A redlining map of Syracuse. Credit: Courtesy of CNY Fair Housing

This story is part of a series of submissions to Central Current by CNY Fair Housing explaining its Run the Redline event and how redlining affects Syracuse. CNY Fair Housing is a nonprofit organization dedicated to ensuring housing access and eliminating housing discrimination. Read the first story in the series here and the second here.

CNY Fair Housing will host the first ‘Run the Redline’ through portions of downtown Syracuse on Sept. 17. The route — which can be run, rolled or strolled — traces a portion of the red lines drawn across the city by federal and local housing officials during the 1930s.

Redlining may have been a federal policy, but its implementation in Syracuse relied on local prejudice. 

To create the city’s redlining map, local municipal officials, and private real estate professionals used two local preexisting discriminatory policies: racially restrictive covenants and municipal zoning.

Racially Restrictive Covenants

Restrictive covenants — contractual agreements between real estate sellers and buyers that prohibited certain uses of a property — were part of a new style of suburban development in the beginning of the 20th century.

As electric trolleys and increasing car ownership opened up new land for residential development, large real estate developers built entire Syracuse neighborhoods from scratch, including Sedgwick, Strathmore, and Scottholm.

Some of these companies assured wealthy potential homebuyers that the neighborhood would remain exclusive by placing restrictive covenants in every deed that forbid commercial uses, multifamily housing, and even small or inexpensive single-family housing in the subdivision.

Some developers, such as the East Genesee Extension Corporation that built the Scottholm neighborhood, stipulated that no lot could be “occupied by or conveyed to negroes as owners or tenants.”

Syracuse’s redlining map accounted for the restrictive covenants governing various subdivisions across the city and its early suburbs. The map repeatedly cites the presence of restrictive covenants to justify a neighborhood’s “first-class rating.”

An example of a racial covenant from the Scottholm neighborhood in Syracuse. Credit: Courtesy of CNY Fair Housing

Municipal zoning

Syracuse’s municipal government enacted a citywide zoning ordinance in response to fears of racial and ethnic integration. During the summer of 1919—also known as the Red Summer because of the numerous large-scale anti-Black race riots that rocked cities across the country—a labor dispute at a local iron factory led to several weeks of racist street violence. 

Globe Malleable Iron Works’ largely Polish workforce went on strike, and the factory managers responded by hiring Black workers instead. For weeks, Syracuse newspapers depicted clashes between the two sets of workers in overtly racial terms.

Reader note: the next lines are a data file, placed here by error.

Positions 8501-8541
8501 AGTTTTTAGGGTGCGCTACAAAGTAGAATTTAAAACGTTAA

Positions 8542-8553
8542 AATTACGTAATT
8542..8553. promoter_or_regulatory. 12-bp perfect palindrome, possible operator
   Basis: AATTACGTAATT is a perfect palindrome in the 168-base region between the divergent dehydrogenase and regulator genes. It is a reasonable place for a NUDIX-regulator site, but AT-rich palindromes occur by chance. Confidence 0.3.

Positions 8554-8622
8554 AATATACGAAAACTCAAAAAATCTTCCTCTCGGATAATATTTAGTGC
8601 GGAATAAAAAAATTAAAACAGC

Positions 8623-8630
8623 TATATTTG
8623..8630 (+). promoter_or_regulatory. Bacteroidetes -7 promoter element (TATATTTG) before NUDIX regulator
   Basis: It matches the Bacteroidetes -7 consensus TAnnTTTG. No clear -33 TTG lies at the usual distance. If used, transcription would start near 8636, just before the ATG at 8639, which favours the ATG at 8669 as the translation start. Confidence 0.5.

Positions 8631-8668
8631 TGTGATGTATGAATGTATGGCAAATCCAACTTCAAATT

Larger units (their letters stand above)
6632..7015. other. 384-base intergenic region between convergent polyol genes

In response, the city’s government attempted to map the geography of race and class in Syracuse. The resulting map distinguished residential neighborhoods from industrial and commercial areas, it identified residential neighborhoods according to the economic class of people thought to live there, and it divided working-class neighborhoods by racial or ethnic identity.

This map formed the basis for Syracuse’s first municipal zoning ordinance. This law was explicitly designed to shield wealthy city residents from racial, ethnic, and labor unrest by segregating neighborhoods by race and class. 

The map is also strikingly similar to the city’s redlining map, produced 15 years later. It even uses the same four colors to distinguish between different neighborhood grades, and it uses the racial, ethnic, and class makeup of each neighborhood to assign its grade.

The impacts of redlining

Redlining relied on the same racist logic that shaped restrictive covenants and municipal zoning. But redlining was a fundamentally different policy mechanism and had a greater impact. 

Older discriminatory policies essentially prohibited racially integrated neighborhoods, but they could not ensure the construction of racially exclusive neighborhoods. 

The redlining map’s description of Maple Drive and Orvilton Park in DeWitt, an area colored green and rated “first grade,” noted that, despite room for expansion and what it referred to as favorable factors like racial “restrictions,” houses were “not selling as well as expected due to market not absorbing new houses.” 

The private housing market could not create segregated suburbs on its own. Redlining helped subsidize white households’ purchases of new houses in racially exclusive neighborhoods, making segregated suburbs possible.   

“It could have been different,” said Alex Lawson, Policy Coordinator at CNY Fair Housing. “The federal government had the power to mitigate the impacts of local discriminatory housing policies by directing investment to racially, ethnically, and class-integrated neighborhoods. Instead, prejudiced federal officials worked with and deferred to the very architects of housing segregation in Syracuse.”

Read more of Central Current’s Coverage

Suggested Reading